The Oil and Gas Regulatory Authority (Ogra) held a public hearing to discuss Sui Southern Gas Company’s (SSGC’s) petition regarding review of its estimated revenue requirement for fiscal year 2021-22 on Monday.

The SSGC projected a shortfall in revenue requirement of Rs18.4 billion for fiscal year 2021-22 and sought an increase in its average prescribed price by Rs58.42 per MMBTU effective from July 01, 2021. The petitioner has also estimated cost of RLNG services at Rs30.48 per MMBTU.

The authority accepted the petition and issued notices to all stakeholders on November 23, 2021. It held a public hearing in Karachi on December 6, 2021. The aim of the meeting was to hear and provide an opportunity to all consumers, general public and stakeholders to participate and give their input on the petition.

Ogra, under section 8(2) of the Ogra Ordinance, 2002 read with Rule 4(3) of Natural Tariff Rules, 2002 held the public hearing under the Chairmanship of Masroor Khan and reserved its decision that will be passed in due course of time.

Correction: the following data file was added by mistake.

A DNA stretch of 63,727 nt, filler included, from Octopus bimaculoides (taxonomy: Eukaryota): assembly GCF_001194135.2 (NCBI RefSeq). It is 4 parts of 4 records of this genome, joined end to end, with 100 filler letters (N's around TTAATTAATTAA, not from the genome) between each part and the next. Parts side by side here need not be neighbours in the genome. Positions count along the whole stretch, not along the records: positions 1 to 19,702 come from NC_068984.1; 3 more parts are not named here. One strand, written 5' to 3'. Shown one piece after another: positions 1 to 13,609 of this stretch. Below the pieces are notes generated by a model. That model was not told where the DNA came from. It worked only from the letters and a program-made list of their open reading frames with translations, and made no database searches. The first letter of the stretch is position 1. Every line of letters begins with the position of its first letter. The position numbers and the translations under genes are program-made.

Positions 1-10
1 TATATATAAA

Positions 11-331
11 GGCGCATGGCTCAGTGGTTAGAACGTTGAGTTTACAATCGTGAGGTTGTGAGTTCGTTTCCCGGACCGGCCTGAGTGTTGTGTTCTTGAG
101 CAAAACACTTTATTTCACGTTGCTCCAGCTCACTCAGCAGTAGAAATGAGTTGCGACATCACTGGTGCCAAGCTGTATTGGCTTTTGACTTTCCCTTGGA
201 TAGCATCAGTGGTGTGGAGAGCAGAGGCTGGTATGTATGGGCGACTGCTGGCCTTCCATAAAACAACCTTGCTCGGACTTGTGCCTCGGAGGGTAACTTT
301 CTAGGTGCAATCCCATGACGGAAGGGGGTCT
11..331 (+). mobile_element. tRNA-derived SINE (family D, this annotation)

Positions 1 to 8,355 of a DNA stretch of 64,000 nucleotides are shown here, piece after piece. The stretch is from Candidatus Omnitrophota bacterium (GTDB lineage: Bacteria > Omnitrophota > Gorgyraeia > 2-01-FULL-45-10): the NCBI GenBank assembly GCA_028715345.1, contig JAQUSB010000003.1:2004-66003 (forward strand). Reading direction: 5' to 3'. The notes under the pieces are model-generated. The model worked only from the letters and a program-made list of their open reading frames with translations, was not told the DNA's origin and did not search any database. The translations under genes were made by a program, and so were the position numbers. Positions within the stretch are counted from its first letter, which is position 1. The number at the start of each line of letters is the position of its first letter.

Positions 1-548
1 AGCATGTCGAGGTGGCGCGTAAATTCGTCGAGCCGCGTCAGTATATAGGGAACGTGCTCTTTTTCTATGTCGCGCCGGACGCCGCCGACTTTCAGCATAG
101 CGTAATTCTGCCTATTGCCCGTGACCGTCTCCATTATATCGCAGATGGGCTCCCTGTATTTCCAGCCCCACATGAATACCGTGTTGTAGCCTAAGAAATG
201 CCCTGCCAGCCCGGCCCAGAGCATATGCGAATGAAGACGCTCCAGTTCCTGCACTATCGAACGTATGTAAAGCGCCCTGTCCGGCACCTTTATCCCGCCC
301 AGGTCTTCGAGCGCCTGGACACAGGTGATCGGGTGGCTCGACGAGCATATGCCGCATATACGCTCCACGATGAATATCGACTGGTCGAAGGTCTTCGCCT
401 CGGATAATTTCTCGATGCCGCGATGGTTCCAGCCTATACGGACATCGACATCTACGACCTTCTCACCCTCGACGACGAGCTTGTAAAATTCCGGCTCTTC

Criticising the move, Karachi Chamber of Commerce and Industry (KCCI) former president Zubair Motiwala said that it was the wrong time to increase gas prices and rejected any hike in gas rates.

He requested SSGC to come up with pragmatic ideas to deal with its revenue shortfall instead of demanding increase in gas prices.

Citing that government was encouraging industrialisation and import substitution, he questioned how industries would run the machines if gas is not available to them.

He highlighted that industries in SITE area, Karachi were deprived of gas since November 11 and held the opinion that situation in rest of the industrial zones of Karachi was either same or worse.

Motiwala said that 54% of exports were generated from Karachi and the city contributed 68% in country’s total revenue.

“Recently more than $3.5 billion have been invested on installation of new machinery in Karachi which would boost exports and generate employment opportunities,” he said.

He noted that industries and CNG stations in other provinces, that had been receiving Sindh’s share of gas, remained fully operational throughout the week while Karachi remained deprived.

The energy being consumed by the industries in Karachi was much lower compared to what was being consumed by the industries in the northern areas whose share in exports stood at 46%.

Published in The Express Tribune, December 7th, 2021.

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